With increasing details of our lives being stored in digital space, how do we safeguard our data-selves? In this blog, republished from our On Digital Trust publication, Professor Mark Elliot outlines the dilemma between the value of data and the need to protect users’ privacy, and offers a solution to policymakers.
- Data is no longer something we possess, but something we are immersed in; we are living in the age of data
- Existing safeguards struggle to differentiate between privacy and confidentiality
- New solutions need a society-wide approach
- This includes a personal data-avatar for each citizen, to allow them complete control over access to their data
The burgeoning digital economy is evolving at a fantastic pace. Plummeting data processing and storage costs have provided online companies with unprecedented opportunities. At the same time, these parallel developments continue to heighten public concern about online privacy. As more aspects of people’s lives become digital, the protection of privacy continues to vex policymakers of most countries. Whilst companies and governments are becoming increasingly sophisticated in the ways they collect and claim ownership of personal data, the commercial and political value of personal data is increasingly recognised.
In this context, ensuring privacy can seem like using a finger to plug a hole in a dam. Available evidence clearly shows how privacy remains important to citizens of the information society. Internet users, however, also want access to the services and products of the digital economy in a convenient and personalised way. Liberal democracies, such as the UK, are caught between inherently valuing privacy and its fundamental connection with democracy, and perceiving privacy as a barrier to their becoming fully functioning digital economies.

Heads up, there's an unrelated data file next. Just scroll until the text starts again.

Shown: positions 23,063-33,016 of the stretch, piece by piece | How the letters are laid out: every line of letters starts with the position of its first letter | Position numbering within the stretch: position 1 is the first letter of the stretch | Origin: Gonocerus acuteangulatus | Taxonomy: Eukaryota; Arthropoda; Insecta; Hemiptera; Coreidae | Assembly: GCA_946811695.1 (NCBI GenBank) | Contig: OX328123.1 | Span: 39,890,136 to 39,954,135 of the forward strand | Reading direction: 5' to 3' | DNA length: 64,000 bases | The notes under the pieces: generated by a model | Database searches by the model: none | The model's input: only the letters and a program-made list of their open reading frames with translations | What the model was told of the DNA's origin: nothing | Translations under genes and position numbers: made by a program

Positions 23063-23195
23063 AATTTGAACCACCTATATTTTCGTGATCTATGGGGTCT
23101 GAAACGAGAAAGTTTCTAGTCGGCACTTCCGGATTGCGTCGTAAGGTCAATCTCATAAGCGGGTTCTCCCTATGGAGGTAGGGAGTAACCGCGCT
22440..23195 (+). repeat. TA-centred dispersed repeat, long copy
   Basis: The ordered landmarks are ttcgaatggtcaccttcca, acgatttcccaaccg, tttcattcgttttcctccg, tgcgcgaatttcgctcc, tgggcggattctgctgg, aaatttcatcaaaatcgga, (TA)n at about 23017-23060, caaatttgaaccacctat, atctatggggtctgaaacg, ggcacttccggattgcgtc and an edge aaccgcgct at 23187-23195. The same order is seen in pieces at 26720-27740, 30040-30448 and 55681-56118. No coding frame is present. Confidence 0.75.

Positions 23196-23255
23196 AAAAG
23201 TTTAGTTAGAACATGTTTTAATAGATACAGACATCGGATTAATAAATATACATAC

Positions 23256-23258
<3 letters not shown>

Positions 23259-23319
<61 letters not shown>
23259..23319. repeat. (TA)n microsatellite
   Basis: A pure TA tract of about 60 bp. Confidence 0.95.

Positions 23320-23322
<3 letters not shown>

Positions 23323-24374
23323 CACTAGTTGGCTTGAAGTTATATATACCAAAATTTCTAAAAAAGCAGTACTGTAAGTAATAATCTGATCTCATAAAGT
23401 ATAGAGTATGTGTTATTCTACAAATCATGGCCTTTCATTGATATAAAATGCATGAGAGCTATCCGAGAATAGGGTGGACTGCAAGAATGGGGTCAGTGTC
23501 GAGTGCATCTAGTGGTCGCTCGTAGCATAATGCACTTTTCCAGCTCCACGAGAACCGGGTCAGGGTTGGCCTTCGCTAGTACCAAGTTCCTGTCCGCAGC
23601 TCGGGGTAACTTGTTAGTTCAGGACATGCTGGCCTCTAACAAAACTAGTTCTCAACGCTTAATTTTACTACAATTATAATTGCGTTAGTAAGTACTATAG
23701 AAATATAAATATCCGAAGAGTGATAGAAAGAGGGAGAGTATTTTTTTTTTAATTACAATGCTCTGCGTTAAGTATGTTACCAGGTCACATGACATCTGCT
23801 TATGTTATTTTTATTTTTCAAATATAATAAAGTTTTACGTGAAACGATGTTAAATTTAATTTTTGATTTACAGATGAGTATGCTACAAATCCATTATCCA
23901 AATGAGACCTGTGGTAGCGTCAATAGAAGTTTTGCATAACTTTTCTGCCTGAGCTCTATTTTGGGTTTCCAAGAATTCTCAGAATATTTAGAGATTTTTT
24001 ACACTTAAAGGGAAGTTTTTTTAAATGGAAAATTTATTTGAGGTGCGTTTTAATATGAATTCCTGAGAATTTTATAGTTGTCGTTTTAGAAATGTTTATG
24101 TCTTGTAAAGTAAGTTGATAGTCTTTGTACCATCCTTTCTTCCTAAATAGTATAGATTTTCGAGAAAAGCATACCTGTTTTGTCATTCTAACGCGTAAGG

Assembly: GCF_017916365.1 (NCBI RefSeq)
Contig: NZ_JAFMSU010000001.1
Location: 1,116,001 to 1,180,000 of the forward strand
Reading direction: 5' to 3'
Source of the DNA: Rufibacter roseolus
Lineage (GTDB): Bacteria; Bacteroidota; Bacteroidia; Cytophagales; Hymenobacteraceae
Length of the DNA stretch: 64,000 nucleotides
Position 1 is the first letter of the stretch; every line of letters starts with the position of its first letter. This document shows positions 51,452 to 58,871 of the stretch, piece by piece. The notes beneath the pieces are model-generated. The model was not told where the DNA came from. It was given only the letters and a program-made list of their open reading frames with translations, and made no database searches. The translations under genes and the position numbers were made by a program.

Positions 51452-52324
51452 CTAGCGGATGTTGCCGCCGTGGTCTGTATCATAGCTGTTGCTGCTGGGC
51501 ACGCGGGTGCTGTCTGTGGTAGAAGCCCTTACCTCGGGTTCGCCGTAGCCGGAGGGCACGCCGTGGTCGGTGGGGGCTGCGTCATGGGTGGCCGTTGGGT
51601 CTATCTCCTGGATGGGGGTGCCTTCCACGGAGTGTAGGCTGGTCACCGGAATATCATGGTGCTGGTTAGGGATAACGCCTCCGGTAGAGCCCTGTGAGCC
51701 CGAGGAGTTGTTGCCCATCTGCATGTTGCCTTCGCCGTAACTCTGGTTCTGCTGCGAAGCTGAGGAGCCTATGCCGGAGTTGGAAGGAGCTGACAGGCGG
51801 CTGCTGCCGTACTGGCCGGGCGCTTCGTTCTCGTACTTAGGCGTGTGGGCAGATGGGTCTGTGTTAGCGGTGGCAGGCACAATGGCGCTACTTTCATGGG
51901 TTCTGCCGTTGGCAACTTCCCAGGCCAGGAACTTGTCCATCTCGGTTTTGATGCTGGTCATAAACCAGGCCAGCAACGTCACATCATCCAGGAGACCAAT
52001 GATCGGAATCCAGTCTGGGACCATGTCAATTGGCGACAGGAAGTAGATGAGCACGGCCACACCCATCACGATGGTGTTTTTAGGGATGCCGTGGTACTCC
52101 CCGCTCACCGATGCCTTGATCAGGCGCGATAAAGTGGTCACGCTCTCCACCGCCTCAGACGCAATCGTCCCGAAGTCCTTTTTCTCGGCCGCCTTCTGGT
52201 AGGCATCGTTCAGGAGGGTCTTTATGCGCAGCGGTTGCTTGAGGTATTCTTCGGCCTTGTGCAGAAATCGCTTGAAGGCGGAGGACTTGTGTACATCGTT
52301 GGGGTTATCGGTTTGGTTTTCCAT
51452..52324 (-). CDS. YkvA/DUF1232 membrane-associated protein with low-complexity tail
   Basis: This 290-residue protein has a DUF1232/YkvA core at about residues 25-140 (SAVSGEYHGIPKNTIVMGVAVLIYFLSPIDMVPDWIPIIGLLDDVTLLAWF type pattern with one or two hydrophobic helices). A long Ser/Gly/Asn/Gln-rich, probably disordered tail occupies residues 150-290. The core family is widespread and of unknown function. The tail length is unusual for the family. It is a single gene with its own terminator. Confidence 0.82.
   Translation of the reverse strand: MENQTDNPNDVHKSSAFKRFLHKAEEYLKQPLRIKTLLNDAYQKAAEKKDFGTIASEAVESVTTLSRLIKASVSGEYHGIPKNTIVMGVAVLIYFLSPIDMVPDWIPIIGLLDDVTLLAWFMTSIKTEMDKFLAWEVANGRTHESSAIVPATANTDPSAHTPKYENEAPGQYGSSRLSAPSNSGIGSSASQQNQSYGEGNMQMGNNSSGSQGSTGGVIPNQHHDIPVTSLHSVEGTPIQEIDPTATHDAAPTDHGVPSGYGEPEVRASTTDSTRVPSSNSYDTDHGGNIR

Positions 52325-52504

The data transformation
The phenomenon often misnamed ‘big data’ is central to this. Misnamed because the term big data fails to capture the all-encompassing nature of the sociotechnical transformation that is upon us. Many who use the term, qualify it by stating that big data is not just about volume but also other features: that data can be captured, updated and analysed in real time and that it can be linked through multiple data capture points and processes.
However, such characterisations are not sufficient; they still express the notion of data as something we have whereas the reality and scale of the data transformation is that data is now something that we are becoming immersed and embedded in. Our behaviour is increasingly documented and collated. Hence, we are now living in the age of data (a new historical phase that large parts of the global economy has now entered), where each individual is embedded in the data environment.
The problem with existing solutions
Existing solutions for obtaining analytical value from data whilst protecting people’s privacy, are increasingly challenged by this new data environment. Some believe that they simply no longer work. Even the more recent data-centric technical solutions (such as differential privacy) still struggle with the intrinsic tension between the apparently opposing constraints, which can be summarised as: exactly the feature that makes data valuable to analysts and policymakers also makes it risky. Beyond this technical issue lies an even more fundamental problem. Data-focused solutions do not in fact directly tackle the privacy problem. Even the so-called differential privacy is not actually a privacy solution. The cause of this is a critical misunderstanding about the difference between confidentiality and privacy. Privacy concerns people and the control that we each have over ourselves, lives, space and possessions. Privacy is not primarily about data. Confidentiality, on the other hand, is all about the data.